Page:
Teaching Philosophy

 

To learn philosophy, students must be taught the context and conventions of our discipline, be trained in argument evaluation, and learn to apply these skills in philosophical writing. One of the greatest challenges is that incoming students will have had very limited experience with academic philosophy prior to college. Therefore, it is our job to dispel the pop-culture notion of philosophy they bring into the introductory classroom, and arm them with the skills needed to succeed in our discipline.

As teachers, we must introduce our students to the conventions of reading, writing, and arguing in philosophy. Our responsibility goes beyond conveying the content of our field. We must demonstrate the disciplinary standard for digesting, reacting, and making use of that content. These considerations define my teaching.

By modeling the metacognitive process of argument evaluation, I explicitly demonstrate the thought-process for my students. We cannot presuppose that students are familiar with these procedures. We need not only to teach them what the philosophical issues and arguments are, but also how to actively read philosophy, what to pay attention to, and how to respond to arguments and objections.

I teach by scaffolding assignments towards student learning objectives, and providing feedback and opportunities for students to apply that feedback. Scaffolding assignments allows me to lay the foundation for the desired outcome, and makes feedback relevant. Knowing that later assignments build on earlier assignments provides students with the motivation to follow my suggestions. It also ensures that students do not overlook the feedback and go straight to the grade. Between larger assignments, I use small, low-stakes assessments to check in with my students and check their proficiency before moving on. I also assign students to teams, so that they can engage in peer review and receive feedback from one another. Importantly, pairing scaffolded assignments with constructive feedback allows me to course-correct misunderstandings in content, interpretation, and presentation.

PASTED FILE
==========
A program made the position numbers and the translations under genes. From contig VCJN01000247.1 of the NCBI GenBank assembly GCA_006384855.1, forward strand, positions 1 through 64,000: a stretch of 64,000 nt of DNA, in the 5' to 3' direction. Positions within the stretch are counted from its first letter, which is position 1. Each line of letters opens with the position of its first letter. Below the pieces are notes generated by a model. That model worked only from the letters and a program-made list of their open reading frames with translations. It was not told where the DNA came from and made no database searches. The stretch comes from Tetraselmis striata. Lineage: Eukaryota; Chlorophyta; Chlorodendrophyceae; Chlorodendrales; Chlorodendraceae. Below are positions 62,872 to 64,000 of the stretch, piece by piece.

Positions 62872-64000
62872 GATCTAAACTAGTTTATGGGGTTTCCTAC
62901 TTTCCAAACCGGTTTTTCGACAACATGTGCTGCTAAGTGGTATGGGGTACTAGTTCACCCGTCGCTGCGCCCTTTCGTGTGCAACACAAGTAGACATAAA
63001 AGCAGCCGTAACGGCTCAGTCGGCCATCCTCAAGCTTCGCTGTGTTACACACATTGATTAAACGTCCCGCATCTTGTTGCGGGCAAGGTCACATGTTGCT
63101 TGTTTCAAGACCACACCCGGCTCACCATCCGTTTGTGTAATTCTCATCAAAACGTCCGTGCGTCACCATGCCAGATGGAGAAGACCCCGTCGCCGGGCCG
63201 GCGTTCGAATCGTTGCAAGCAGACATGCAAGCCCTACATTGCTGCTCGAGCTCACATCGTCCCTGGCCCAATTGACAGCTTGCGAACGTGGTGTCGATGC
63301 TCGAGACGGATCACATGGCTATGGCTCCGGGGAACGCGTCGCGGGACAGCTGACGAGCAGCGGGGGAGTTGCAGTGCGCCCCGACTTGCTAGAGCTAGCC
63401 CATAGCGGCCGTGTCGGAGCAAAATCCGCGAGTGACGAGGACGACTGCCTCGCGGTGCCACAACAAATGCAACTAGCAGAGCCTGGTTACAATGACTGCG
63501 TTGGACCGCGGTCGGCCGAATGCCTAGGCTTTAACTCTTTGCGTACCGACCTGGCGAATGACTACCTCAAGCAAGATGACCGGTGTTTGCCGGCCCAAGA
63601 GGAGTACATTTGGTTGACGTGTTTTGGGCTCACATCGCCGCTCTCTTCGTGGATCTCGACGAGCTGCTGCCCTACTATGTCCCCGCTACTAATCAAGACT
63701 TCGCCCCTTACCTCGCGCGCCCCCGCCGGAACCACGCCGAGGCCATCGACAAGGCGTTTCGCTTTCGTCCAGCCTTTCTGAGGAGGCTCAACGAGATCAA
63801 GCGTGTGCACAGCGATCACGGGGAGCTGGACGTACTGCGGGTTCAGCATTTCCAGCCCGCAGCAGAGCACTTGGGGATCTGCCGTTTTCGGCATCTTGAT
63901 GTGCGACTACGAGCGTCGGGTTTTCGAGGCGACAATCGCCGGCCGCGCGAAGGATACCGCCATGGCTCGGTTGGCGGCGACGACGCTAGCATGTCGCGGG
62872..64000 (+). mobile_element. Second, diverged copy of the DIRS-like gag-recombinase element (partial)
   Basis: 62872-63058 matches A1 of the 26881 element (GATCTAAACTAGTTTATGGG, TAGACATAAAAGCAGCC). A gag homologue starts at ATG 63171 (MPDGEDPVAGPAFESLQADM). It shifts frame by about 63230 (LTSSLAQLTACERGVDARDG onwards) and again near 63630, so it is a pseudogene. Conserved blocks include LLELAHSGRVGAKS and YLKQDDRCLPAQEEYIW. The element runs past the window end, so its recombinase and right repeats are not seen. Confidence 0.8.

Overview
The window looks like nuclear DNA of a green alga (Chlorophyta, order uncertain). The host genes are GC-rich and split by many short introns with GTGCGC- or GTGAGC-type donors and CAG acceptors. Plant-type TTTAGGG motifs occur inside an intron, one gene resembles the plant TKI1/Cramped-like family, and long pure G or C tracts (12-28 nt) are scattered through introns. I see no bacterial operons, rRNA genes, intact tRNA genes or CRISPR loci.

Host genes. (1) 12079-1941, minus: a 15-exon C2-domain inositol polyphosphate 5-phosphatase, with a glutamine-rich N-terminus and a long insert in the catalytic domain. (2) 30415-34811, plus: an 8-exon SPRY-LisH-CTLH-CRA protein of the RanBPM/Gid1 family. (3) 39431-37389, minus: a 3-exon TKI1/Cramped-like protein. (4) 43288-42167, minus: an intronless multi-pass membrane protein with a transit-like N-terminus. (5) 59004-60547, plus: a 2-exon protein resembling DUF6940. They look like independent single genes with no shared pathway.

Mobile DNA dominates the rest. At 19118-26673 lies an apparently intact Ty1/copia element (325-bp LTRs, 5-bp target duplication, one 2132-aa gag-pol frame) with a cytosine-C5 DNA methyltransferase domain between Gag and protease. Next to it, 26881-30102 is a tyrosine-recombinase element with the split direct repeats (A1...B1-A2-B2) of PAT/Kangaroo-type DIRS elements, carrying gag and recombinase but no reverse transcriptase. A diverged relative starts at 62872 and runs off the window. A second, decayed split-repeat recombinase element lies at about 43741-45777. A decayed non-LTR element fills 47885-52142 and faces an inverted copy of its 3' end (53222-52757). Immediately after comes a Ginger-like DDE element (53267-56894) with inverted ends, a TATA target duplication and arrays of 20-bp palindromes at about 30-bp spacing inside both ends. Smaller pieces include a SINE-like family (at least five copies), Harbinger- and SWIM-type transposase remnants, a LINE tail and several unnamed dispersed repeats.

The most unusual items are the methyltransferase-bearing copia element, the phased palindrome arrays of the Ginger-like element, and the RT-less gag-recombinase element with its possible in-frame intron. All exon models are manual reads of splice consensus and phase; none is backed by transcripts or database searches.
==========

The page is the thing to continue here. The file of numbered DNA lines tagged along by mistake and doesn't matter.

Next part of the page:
In conclusion, my teaching philosophy is defined by three points: Metacognitive modeling, scaffolding, and feedback. I believe that the best way to equip students with the skills needed to succeed in philosophy is to model the thought-processes involved in argument evaluation, philosophical writing, and active reading. Scaffolding assignments allows students to learn about content, conventions, and the context of our discipline incrementally, with regular reinforcement. Last, scaffolding assignments with feedback provides the student with the opportunity to fine-tune their work and demonstrate the progress of their learning. Taken together, these tools can be used to manage one of philosophy’s greatest teaching challenges—the fact that the content of our field presupposes knowledge of disciplinary conventions, context, and skills.